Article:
No match has been more excruciating than the 1-0 loss at No. 2 Connecticut two weeks ago that nearly became Clark's first program-defining win at Washington. UConn controlled play early, taking nine of the match's first 10 shots. Washington responded to begin the second half with great chances to take the lead. Then in overtime, UW freshman defender Michael Gallagher was assessed a red card. UConn converted the ensuing free kick from just outside the 18-yard box with a searing strike by Max Wasserman into the top corner of the net to win it.
"That was a little bit of a bad break," Clark understated. "UConn and UAB are the only two teams that have been able to match us physically so far this season."
Behind junior goalkeeper Spencer Richey - "our man," Clark says, proudly -- and a back six led by Dylan Tucker-Gagnes and Ben Fisk that has consistently disrupted offenses, the Huskies are tops in the conference allowing with a .81 goals against average. They have given up just four goals in five games, a span of more than 477 minutes. "I think we have one of the five best goalies, if not the best one, in the country. Spencer is so steady," Clark said. "He makes the game look easy. He and Dylan and Ben, they never get ruffled."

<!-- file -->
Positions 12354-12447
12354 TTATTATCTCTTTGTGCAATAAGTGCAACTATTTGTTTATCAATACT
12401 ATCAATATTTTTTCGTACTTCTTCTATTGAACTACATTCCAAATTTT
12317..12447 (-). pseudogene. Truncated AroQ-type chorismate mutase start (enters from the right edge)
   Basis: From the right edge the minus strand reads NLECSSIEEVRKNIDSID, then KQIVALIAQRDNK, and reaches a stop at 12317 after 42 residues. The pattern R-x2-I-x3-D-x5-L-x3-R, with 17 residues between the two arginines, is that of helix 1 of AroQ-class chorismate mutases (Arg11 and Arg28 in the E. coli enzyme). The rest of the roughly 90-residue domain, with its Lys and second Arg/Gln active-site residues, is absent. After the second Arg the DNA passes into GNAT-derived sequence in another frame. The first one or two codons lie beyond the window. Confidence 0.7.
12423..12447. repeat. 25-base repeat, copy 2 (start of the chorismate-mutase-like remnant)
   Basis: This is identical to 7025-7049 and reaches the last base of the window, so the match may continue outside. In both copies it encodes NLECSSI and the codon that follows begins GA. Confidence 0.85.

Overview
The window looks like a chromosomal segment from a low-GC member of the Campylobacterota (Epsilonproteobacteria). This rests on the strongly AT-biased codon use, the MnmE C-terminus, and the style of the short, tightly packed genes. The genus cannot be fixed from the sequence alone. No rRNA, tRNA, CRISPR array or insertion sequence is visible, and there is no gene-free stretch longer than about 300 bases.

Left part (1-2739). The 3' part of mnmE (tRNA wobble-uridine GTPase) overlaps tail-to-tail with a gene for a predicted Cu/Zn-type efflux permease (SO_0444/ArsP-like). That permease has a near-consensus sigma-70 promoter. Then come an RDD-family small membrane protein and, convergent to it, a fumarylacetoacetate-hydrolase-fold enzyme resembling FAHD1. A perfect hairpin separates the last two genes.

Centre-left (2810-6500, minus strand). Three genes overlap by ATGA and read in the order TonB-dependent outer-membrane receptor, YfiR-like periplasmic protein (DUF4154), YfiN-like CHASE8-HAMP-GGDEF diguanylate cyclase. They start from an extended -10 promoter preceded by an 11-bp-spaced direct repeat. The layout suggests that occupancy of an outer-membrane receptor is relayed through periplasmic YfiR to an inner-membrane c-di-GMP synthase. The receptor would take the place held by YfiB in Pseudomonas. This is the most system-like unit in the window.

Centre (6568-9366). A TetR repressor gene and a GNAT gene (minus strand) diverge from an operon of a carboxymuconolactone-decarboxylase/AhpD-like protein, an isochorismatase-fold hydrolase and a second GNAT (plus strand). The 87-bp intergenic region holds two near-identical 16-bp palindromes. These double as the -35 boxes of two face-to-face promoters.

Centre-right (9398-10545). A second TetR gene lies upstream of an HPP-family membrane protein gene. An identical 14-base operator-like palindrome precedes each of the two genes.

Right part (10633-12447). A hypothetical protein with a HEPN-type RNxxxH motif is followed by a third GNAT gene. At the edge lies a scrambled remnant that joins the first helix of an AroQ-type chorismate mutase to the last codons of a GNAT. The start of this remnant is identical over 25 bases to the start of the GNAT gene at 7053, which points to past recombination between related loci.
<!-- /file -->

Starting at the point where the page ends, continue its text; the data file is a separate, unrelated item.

Brown, though, has allowed just one goal in six games this season. That goal came in their only loss, to Fordham on Sept. 9. And Washington has yet to score during the normal run of play this season. All eight of the Huskies' goals have come off set pieces. Tucker-Gagnes leads UW with five such goals, two behind the national co-leaders. So it would appear goals will be as hard to come by Friday night as rain lately in sunny Seattle. Maybe. "People can come into games like this thinking it will be tight, close, not a lot of goals scored," Clark said. "Sometimes, though, these go haywire and can end up 3-1, 4-1.